He then went back to the CGI. He stuck its dipstick into the hole he created with the borer. Again, he found traces of methane gas.
A leak was reported in September 2014 at the intersection where the tree sits. Low pressure and medium pressure gas lines – steel lines, if the spray painted markings on the road are accurate – run by the tree’s roots. A service line to a nearby condominium runs next to it as well.
Michael Durand, a spokesman for Eversource, the company that supplies Natick’s natural gas, said the piping by the tree had recently been replaced by new, synthetic plastic piping. The plastic piping is more efficient and does not corrode as easily, he said. The gas company has a long-term plan to replace most of its aging pipe with plastic, he said.
Much of the tree is beyond repair, said Phillips, but with some arborist care, it could revive itself. That is, if there’s no more leakage or roadwork damaging the roots.
Not much has been made of tree deaths in MetroWest or the Milford area. According to Bob Ackley, a gas leak expert, the last civil case concerning MetroWest tree deaths was in the 1930s.
But in the Greater Boston area, where several thousand leaks have gone unrepaired, roadside trees have been the subject of a host of lawsuits filed by the city against gas companies.
Most dead trees are removed before the cause of death is examined, said Phillips. Dead trees along the side of the road are a liability and a safety hazard.
Ackley, a former gas company worker turned leak activist, has been documenting tree deaths for years.
MetroWest and the Milford area, in the 1980s and 1990s, had inefficient steel systems that “leaked like a spigot,” said Ackley. Roadside trees would drop and be removed before any investigation.
“Towns just don’t have the time or money to pursue things like that,” he said.
In the case of the Natick tree, it’s a moot point. An employee of the condominium developer at the scene said the Natick Tree Warden just gave the developer the OK to take down the dying tree. The employee wished to remain anonymous as he’s not authorized to speak publicly.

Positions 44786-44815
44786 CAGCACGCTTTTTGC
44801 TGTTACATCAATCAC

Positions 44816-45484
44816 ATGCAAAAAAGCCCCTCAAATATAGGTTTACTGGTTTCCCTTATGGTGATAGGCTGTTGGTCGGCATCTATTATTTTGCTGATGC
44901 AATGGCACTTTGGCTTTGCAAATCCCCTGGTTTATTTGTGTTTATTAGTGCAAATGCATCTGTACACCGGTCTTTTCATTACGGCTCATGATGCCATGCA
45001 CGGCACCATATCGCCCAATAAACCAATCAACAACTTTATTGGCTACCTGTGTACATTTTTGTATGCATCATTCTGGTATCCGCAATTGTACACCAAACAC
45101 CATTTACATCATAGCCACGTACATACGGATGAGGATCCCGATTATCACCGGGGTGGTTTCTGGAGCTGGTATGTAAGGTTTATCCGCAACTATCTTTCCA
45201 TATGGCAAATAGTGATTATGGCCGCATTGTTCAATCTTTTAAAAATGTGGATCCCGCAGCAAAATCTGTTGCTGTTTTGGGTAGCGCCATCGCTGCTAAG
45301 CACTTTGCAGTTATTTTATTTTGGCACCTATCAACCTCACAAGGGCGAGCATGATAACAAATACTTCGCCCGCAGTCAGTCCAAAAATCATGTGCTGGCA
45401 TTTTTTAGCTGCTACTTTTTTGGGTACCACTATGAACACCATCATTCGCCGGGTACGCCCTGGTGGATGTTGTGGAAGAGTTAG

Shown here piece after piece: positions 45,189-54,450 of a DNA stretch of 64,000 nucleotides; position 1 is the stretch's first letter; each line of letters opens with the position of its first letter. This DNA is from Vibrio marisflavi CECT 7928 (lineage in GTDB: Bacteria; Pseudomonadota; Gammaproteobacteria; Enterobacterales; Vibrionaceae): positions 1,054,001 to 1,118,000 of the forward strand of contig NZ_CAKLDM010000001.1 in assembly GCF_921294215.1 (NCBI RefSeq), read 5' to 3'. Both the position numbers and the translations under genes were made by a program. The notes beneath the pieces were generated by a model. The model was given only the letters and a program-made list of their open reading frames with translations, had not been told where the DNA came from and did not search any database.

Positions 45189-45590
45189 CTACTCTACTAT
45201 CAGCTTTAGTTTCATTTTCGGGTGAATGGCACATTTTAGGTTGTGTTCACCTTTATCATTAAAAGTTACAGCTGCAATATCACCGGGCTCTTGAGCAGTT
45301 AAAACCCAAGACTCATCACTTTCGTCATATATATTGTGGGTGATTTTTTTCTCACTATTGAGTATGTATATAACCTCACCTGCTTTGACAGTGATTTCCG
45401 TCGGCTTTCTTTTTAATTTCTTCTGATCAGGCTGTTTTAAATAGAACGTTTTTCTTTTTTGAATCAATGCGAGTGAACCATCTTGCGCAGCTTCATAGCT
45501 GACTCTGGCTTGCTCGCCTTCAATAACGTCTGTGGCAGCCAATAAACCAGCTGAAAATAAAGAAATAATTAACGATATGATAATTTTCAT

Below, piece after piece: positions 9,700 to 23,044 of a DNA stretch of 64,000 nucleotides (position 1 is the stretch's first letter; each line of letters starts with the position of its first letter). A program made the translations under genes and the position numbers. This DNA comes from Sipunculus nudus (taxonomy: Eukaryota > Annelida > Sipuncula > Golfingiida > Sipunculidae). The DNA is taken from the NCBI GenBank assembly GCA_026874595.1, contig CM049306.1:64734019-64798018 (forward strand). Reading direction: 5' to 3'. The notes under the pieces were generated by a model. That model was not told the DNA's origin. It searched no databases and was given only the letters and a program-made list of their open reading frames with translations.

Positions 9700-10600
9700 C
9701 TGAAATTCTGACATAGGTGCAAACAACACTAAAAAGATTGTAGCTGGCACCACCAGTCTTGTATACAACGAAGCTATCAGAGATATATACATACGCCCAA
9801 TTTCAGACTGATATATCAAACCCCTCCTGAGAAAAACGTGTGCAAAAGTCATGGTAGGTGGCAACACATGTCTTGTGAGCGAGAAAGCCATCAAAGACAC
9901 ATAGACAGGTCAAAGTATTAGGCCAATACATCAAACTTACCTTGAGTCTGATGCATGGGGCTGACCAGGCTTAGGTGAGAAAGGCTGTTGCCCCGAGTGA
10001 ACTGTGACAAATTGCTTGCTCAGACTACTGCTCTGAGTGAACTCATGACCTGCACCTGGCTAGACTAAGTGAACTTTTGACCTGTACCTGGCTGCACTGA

It was Ackley who first approached Lori Ehrlich, a state representative based in Marblehead, with some ideas for gas leak legislation.
In the 2014 session, Ehrlich filed the bill that would eventually lead gas companies to make their leak reports public, and give them more incentive to carry out repairs.
She’s sponsoring two more bills this legislative session: one that would require gas companies to fix all gas leaks under a road before it’s repaved.
“It’s like a surgeon with a patient on the table, going in to pick out a gall bladder, seeing an artery gushing, and closing him up without fixing the artery,” she said of the way gas companies handle repaves now.
The other would prevent gas companies from figuring “lost and unaccounted for gas” into their rate formula. In other words, the company would have to foot that bill, not the customer. This would create an added incentive for companies to fix their leaks, said Ehrlich.
Sen. James Eldridge, D-Acton, filed both bills in the Senate. Each bill has 50 to 60 sponsors.
“I’m hopeful we can do something,” said Ehrlich. The bills are in the early stages of the legislative process. They’ve yet to see a hearing.
Environmental activists are hopeful, too. Joel Wool, of Clean Water, said the first bill made great progress, but it’s not enough. The two bills in session right now are crucial, he said.
“It’s not a radical policy. It’s saying literally don’t rob your customers,” he said. “It’s not an abstracted policy, it’s how we are maintaining infrastructure. how we are taking care of our communities.”
Looking ahead, Eldridge has new legislation in mind. If town officials had the ability to fine gas companies for leaks left unfixed, he said, they’d probably get around to fixing them faster.